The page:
Politics, Africa

Burundi mediators mull options after peace talks set back

Talks were meant to start Wednesday in Tanzania but both the government and opposition teams did not show up, leaving peace mediators in the lurch

08.01.2016
Burundi mediators mull options after peace talks set back

Kampala

By Halima Athumani

KAMPALA, Uganda

 Mediators of the ongoing Burundi crisis have resolved to intensify consultations after peace talks failed to kick off in northern Tanzania’s Arusha city.

Addressing journalists in the Ugandan capital of Kampala Friday, Chrispus Kiyonga, Ugandan Defense Minister and acting facilitator of the Burundi crisis, said: “We are going to intensify the consultations, because…any other person who dies because there is a conflict is one too many, it’s not acceptable”.

The talks were meant to start Wednesday in Arusha but both the government and opposition teams did not show up, leaving the mediators to discuss the issue only among themselves and regional leaders. Ugandan President Yoweri Museveni is the chief mediator in the peace effort.

During the launch of the peace talks in December in central Ugandan town of Entebbe, Museveni said all parties should be allowed in the peace process despite their past criminal and violent histories.

“We need to let them speak and we hear them, if they have committed crimes, coming to the table does not mean that their crimes are forgotten, no,” Kiyonga elaborated on the president's remarks.

However, the Burundi government team, led by Minister Alain-Aime Nyamitwe, demanded that whoever was behind the failed coup in May 2015 and committed crimes in the past must appear before a court and should not be part of any dialogue process.

The Entebbe meeting had also agreed that talks should be moved to Arusha, given that Museveni was busy in his campaigning ahead of the Feb. 18 general elections. However, Kiyonga said that Burundi now also wanted to change the talks venue.  

Meanwhile, the African Union suggested that a pan-African force of 5,000 troops should be sent to Burundi to help the situation. But the Burundian President Pierre Nkurunziza said last week that Burundians would shoot at African Union peacekeepers sent into the country.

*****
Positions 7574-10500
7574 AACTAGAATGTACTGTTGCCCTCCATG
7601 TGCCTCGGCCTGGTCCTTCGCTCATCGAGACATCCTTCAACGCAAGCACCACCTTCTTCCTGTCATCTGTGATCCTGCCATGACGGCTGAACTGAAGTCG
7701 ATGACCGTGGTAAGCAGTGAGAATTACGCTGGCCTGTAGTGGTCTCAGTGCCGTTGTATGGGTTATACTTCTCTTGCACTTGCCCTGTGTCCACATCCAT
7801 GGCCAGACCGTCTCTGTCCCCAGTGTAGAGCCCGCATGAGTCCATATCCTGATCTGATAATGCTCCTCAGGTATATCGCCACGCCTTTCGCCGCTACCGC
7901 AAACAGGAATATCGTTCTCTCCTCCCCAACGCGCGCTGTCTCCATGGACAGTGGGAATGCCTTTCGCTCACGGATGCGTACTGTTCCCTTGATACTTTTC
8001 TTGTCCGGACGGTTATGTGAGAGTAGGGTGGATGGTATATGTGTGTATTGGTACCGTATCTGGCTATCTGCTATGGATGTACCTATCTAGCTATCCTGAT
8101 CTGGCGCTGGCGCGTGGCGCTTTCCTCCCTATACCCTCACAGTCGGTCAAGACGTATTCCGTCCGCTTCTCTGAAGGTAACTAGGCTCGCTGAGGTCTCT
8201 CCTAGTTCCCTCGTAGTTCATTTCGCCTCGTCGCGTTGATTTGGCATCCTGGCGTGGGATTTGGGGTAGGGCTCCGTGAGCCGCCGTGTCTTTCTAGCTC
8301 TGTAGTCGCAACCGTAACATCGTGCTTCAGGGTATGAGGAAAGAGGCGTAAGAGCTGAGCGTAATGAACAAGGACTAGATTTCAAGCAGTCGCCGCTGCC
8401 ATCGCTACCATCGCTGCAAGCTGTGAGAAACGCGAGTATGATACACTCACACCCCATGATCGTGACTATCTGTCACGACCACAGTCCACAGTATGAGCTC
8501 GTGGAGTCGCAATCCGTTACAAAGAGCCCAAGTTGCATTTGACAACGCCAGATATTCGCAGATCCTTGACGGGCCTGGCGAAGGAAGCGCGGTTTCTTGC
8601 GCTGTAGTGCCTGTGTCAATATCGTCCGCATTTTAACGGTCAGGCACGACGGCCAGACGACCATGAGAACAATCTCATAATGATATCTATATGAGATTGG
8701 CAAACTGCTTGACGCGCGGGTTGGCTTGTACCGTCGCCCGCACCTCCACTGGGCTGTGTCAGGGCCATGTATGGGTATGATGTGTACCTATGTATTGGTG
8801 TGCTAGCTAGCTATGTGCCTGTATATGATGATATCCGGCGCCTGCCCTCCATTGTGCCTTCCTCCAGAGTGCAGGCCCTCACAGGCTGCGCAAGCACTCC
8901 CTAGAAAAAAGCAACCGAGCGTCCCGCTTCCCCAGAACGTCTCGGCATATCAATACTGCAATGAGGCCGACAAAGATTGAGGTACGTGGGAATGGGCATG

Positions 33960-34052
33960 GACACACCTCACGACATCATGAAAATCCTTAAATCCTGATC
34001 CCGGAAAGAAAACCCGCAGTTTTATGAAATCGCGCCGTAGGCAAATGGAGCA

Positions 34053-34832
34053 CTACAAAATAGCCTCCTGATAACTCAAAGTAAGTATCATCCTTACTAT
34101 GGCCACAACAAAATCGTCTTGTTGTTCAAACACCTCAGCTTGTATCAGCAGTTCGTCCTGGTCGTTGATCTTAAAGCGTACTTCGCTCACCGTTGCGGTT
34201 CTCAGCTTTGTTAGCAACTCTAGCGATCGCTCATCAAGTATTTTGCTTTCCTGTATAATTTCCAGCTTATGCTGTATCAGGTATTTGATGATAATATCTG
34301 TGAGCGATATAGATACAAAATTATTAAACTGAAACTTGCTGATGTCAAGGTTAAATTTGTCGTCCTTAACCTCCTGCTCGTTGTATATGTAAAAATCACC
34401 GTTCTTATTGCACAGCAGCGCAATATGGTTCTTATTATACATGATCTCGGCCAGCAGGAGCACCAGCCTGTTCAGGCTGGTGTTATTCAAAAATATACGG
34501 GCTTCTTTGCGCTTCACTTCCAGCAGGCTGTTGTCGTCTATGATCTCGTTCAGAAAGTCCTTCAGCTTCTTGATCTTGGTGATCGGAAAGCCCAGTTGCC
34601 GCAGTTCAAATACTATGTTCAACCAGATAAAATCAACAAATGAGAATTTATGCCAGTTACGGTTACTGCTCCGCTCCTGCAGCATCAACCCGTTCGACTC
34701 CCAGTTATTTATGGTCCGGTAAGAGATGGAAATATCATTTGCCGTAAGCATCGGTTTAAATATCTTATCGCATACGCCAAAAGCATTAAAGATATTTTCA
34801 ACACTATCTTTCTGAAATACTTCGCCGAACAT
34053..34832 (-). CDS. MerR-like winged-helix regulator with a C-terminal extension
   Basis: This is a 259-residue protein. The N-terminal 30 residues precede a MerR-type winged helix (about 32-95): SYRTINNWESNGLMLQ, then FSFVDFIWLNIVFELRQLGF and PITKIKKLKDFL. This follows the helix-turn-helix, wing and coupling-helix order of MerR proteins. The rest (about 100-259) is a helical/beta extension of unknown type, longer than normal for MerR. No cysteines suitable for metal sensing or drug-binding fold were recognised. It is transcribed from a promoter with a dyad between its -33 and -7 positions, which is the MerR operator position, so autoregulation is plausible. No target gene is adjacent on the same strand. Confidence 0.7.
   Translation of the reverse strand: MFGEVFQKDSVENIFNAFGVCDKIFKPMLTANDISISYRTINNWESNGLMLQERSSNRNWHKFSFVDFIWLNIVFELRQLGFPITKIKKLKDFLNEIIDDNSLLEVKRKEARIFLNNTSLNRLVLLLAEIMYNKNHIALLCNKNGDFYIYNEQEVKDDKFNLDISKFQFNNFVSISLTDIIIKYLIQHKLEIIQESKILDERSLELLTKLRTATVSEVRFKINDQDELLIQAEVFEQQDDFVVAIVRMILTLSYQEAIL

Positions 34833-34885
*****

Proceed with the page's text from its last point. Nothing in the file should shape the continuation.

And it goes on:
“Everyone has to respect Burundi borders, in case they violate those principles, they will have attacked the country and every Burundian will stand up and fight against them,” Nkurunzinza had warned in a radio broadcast.

Kiyonga said Burundi, which is part of the African Union, must agree to the bloc's decisions made in the Ethiopian capital Addis Ababa. “To threaten to shoot at an African force is not right, for an African to say he will shoot at an African force that’s a mistake, you cannot shoot at our force, then who will protect us,” he added.

He said that the AU Chief Commissioner, Nkosazana Dlamini-Zuma, was carrying out consultations and would follow the right procedure before deploying any forces in Burundi.

“What we want to end is conflict and people being killed unnecessarily, I have seen pictures of people being burnt, this must stop, that’s why we want this dialogue to take off quickly and discuss all issues,” Kiyonga said.

Since April 26, 2015, Burundi has plunged into an increasingly severe political and security crisis after Nkurunziza announced he will seek a third term in office. He survived a coup attempt in May and secured a third term in disputed elections in July.

Spates of violence have erupted with close to 100 people being killed in clashes. Over 218,000 Burundians are now refugees in neighboring countries within the East African region.

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